|Interface||3rd paned simple||Real-time||minor|
There has been a series of murders in London. The victims have had all their flesh removed, leaving only their bones. Scotland Yard put a man in jail for the murders, but they continue after he dies in prison, showing that they got the wrong guy. As low man on the Scotland Yard totem pole, Brent Halligan gets the case. He enlists some help from an Oxford professor, Melanie Turner. Playing both, although mostly Brent, the investigation leads you to a connection with the defunct -- or not so defunct -- druids.
The game has a good flow, the case develops nicely. The challenges and triggers give a good, steady pace to the plot. The story itself seemed to fall flat for me. It's a standard save the world from evil guys setup, intricate enough to hang a good adventure on. However, it dwells on mundane aspects of the investigation, forcing you to spend your time thinking about things that should be automatic, rather than exploring the elements of the case itself, the psychology of the perpetrators, and the metaphysical aspects involved. There's a lot of potential for horror, for intrigue, for philosophy, but it's squandered on mundanity. It gets better in the last third, but that leaves a lot wasted.
There's a lot to do in this game. There are several devious challenges, requiring insight into the story and a creative conception of how to overcome the obstacles.
Unfortunately, many of the challenges scoff at reason. A few are outright nonsensical, which really isn't too bad given how many there are. Since the game is exceptionally linear, there is a narrow scope of action at each challenge, so it's easy enough to fumble your way past the major silliness.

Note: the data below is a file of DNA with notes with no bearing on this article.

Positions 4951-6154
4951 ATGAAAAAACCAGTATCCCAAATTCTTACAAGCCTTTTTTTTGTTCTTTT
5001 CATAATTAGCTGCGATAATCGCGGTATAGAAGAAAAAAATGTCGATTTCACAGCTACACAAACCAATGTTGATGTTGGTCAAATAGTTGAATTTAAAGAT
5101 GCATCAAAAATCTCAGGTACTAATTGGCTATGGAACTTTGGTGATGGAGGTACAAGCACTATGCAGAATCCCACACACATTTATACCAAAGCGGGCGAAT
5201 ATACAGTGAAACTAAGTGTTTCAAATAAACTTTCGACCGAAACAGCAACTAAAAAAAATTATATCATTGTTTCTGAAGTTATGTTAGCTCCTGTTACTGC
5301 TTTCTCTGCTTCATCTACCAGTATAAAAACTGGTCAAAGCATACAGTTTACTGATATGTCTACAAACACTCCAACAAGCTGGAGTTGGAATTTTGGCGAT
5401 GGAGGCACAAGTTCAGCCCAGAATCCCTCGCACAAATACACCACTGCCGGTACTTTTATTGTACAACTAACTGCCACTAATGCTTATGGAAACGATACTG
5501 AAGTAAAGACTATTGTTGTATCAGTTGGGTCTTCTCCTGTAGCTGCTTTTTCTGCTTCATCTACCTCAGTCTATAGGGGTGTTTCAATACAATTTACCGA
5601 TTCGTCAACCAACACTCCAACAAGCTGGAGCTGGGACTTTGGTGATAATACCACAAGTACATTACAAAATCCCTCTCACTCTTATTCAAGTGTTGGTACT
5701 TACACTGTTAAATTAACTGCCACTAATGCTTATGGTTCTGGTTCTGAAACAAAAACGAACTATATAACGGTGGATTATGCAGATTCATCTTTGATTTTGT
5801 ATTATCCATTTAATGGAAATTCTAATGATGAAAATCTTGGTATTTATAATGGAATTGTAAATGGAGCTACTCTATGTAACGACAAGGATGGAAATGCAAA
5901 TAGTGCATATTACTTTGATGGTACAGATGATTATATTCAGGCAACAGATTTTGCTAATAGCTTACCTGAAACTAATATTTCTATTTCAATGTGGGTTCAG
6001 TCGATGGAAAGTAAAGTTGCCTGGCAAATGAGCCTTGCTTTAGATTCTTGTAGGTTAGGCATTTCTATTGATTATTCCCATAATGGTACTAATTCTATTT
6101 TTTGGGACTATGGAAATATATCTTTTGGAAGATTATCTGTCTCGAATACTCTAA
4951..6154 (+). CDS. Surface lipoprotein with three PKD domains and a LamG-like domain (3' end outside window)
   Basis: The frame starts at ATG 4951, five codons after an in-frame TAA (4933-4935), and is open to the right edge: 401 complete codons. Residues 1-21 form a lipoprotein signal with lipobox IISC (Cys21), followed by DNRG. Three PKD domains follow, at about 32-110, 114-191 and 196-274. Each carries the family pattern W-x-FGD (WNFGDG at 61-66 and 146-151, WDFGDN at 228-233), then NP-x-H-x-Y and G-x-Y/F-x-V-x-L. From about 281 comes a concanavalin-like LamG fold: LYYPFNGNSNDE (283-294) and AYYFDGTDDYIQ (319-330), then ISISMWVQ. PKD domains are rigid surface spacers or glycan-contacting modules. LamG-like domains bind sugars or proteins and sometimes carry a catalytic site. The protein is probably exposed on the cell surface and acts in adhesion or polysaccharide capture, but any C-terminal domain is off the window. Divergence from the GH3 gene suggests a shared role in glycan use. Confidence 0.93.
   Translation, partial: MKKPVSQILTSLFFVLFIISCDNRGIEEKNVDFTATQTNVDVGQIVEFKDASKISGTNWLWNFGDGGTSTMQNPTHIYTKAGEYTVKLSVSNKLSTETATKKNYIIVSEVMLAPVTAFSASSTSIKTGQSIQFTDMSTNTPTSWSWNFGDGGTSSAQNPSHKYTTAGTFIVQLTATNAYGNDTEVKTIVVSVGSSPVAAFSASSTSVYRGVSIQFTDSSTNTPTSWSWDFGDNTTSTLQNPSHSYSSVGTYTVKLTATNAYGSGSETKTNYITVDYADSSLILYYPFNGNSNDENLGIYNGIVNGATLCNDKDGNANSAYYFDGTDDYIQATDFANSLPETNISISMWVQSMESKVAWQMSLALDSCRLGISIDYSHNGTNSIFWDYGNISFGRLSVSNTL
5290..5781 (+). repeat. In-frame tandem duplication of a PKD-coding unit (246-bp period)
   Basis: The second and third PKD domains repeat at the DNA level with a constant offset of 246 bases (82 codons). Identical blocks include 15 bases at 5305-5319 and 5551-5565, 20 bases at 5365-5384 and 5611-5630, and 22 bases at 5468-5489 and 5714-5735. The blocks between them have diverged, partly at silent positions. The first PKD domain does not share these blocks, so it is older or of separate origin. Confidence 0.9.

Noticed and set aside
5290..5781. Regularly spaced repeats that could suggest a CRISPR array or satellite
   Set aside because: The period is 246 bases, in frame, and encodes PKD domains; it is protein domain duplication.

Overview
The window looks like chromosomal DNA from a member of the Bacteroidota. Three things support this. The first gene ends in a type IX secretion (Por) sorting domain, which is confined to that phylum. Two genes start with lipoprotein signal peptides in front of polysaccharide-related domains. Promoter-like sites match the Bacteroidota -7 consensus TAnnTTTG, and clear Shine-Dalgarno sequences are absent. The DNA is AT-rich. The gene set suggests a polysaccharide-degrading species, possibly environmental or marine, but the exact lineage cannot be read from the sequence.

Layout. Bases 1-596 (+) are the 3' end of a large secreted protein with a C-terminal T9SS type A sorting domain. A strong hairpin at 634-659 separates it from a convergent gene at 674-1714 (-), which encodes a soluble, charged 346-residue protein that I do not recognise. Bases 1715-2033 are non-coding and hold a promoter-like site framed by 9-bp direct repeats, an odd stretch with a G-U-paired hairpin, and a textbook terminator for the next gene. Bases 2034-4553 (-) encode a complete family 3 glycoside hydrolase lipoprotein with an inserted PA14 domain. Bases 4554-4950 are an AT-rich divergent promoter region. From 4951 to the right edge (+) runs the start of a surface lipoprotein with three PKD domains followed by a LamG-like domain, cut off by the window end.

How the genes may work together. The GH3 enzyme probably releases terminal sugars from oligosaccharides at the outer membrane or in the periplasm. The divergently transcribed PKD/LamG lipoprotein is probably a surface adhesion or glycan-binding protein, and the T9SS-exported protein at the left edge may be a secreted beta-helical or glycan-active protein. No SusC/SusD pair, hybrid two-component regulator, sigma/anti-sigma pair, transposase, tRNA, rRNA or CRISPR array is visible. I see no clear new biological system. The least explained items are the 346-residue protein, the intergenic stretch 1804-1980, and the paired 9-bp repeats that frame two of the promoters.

The real problem is that a great many of the challenges have a poor conception as obstacles to the player. The game also insists on only one solution to too many problems that clearly have many ready solutions. For example, at one point you need to use a pair of scissors. One obvious pair is kept away from you by an uncooperative co-worker, which is reasonable enough. However, this is Scotland Yard, a large office building: there are surely many scissors there, and somebody would let you use some pair. Additionally, you have acquaintances outside who would reasonably have scissors. To add insult to injury, you don't even need the scissors to accomplish the task. But the game insists that you must use those particular scissors. The result of many such situations is that you are no longer the character in the game, but a player trying to figure out what invisible hoop the designers want you to jump through.
I had several problems with feedback. For example, I would try to do something, and nothing would happen. The game wouldn't tell me why my action failed. Sometimes, it expected me to divine why. Some objects could be picked up, but not examined first; i.e., if you try to examine them, nothing happens, leading you to think the object is not active.
The game is presented as runtime rendered 3D mannikins walking over pre-drawn 2D backgrounds. The backgrounds are great, the mannikins are a bit crude, but serviceable. Overall, the presentation is pleasant.
I had a problem with the characters always appearing in front of all the backgrounds, even when they should be behind things. Choosing the software rendering option would fix it, but then the mouse became annoyingly unresponsive. Otherwise, I had no problems with the interface.
There are a lot of nits to pick, so the comments sound bad, but there's an underlying quality all around that sustains the game. There might be a lot of silliness in the some of the challenges, but there are a lot of challenges, many very good. There's a lot of game to play, and not just make-work. The story may not be deep, but it's not small, either. There are several hiccups in the presentation, but overall the quality is high. It falls short of its ambitions, but it has high ambitions. So while it can't be called a great game, it is a very entertaining one.